It looks like the IR nut-jobs in the Coalition are refining their political strategy to keep working people down. Peter Reith has called for a broad-based inquiry into union behaviour and governance. The IR nut-jobs have clearly learned from the WorkChoices but it was clearly not the message that a majority of Australians were attempting to teach (you know the one about taking rights at work seriously). Instead, the idea is to use an inquiry of some description such as a Royal Commission to fundamentally weaken the independent organising capacity of the union movement. All with the added sweetener of ensuring complete corporate dominance of the hundreds of billions of dollars of workers’ capital in industry superannuation funds. Continue reading
The #Walmartstrike on Black Friday was an historic moment for the global labour movement. It represents the public coming out of the synthesis of occupy direct action tactics and sustainable union structures to produce a direct unionism that has the capacity to overturn corporate hegemony.
Corporate USA, especially in the retail sector, had an extremely effective strategy for ensuring their underpaid staff don’t come together in a representative union structure. This anti-union induction video for Walmart competitor, Target, is a striking example of the strategy:
For the global emancipation of labour: new movements and struggles around work, workers and precarity
The latest edition of Interface, a journal for and about social movements, is out. This edition concentrates on global labour movements, and the rise of the struggle against precarity. You can check out my article on direct unionism and a whole host of other goodness, including but not limited to Elise Thorburn and Peter Waterman.
Check it all out here.
Now the ongoing travelling circus of US Presidential politics is taking a 5-minute coffee break, we can all go back to pondering the big questions again (that is until we get the latest news on whether 2016 will be a Clinton-Bush contest). For me that means thinking about the links between (a) the capitalist economy as we know it, (b) the operating of an increasingly authoritarian state/corporate security apparatus, and as such (c) strategies for resistance and renewal. Continue reading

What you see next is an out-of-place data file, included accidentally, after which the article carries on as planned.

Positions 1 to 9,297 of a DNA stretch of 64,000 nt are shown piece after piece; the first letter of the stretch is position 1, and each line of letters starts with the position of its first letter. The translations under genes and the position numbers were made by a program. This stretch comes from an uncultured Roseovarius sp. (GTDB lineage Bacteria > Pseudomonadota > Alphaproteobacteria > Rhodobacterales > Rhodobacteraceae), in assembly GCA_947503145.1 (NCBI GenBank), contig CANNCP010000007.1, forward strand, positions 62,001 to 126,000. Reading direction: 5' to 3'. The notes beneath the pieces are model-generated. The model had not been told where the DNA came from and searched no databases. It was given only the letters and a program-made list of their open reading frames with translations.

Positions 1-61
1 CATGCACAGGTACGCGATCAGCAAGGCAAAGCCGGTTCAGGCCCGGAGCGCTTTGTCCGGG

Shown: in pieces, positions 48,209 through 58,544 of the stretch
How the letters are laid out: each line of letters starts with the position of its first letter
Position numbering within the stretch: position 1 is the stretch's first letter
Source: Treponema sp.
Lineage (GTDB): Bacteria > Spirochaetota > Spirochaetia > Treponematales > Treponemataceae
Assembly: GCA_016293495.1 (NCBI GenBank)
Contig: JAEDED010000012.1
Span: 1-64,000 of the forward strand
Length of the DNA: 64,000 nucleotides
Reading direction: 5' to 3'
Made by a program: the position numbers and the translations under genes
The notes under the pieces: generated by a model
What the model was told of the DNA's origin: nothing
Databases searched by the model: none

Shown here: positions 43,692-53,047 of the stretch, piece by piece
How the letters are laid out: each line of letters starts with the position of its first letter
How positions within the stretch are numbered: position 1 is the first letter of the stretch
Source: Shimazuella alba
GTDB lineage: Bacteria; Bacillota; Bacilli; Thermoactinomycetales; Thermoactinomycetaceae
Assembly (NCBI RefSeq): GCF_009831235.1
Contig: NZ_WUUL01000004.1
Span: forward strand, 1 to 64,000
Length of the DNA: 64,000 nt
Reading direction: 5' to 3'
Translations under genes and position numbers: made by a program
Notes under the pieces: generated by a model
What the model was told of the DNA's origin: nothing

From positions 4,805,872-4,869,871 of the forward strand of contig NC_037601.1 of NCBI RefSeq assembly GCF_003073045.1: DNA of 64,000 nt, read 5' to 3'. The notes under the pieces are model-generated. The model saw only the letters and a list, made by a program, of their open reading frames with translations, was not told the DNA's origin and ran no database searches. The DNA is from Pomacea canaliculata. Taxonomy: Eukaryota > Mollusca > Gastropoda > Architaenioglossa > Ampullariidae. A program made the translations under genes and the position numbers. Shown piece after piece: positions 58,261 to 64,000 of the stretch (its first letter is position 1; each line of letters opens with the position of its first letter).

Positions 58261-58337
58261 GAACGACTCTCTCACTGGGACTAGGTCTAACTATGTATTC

In the State of Victoria, local democracy is no longer local or particularly democratic. It is the plaything of soft-money politics and corporate control – where even the pretense of truly democratic values are no legally enshrined. It’s kind of like a Lilliputian version of America Votes 2012, where less charismatic versions of Mitt Romney and Barack Obama do battle but which ever candidate wins corporate control is victorious. And so voting closed on Friday October 26 2012 over an election campaign that history is likely to recycle again in four years. Continue reading
I, like an ever decreasing number of my fellow Australians, am a frustrated member of a mainstream political party.
In the usual run of affairs being a member of a political party involves three modes: being ignored, being used or just plain being pissed on. The common thread running through all three modes is that you are the pawn of some ‘great’ man (let’s face it they usually are men) using you to maintain their own control of the chessboard and ‘win’ the game. Continue reading
Without a strategy, you become part of someone else’s strategy. I think this is a pretty apt description of what has happened to the broader Left for the past 30 years. The neo-liberal Right has had a very clear strategy – restructuring the State so that it serves entrenched corporate interests. Whereas some sections of the broader Left have maintained their ideological purity but been pushed to the margins, and other sections have been reduced to campaigning furiously for the guys that at least claim to be implementing neo-liberal policy either at a slower pace or with a human face. Continue reading
As we build up the membership continuum, this post will move to the first type of membership for those who are in paid work – minority membership. Continue reading
After giving a brief outline of how the union movement can summon up the resources to fight and win technologically, I’d like to move back to the membership continuum. The campaign subscriber is of no real innovation if you’ve ever signed an internet petition or donated online to a cause. It’s pretty standard campaigning stuff. Unions, you know, just need to actually do it. It’s the second step where things have the capacity to get really interesting – that’s the community membership. Continue reading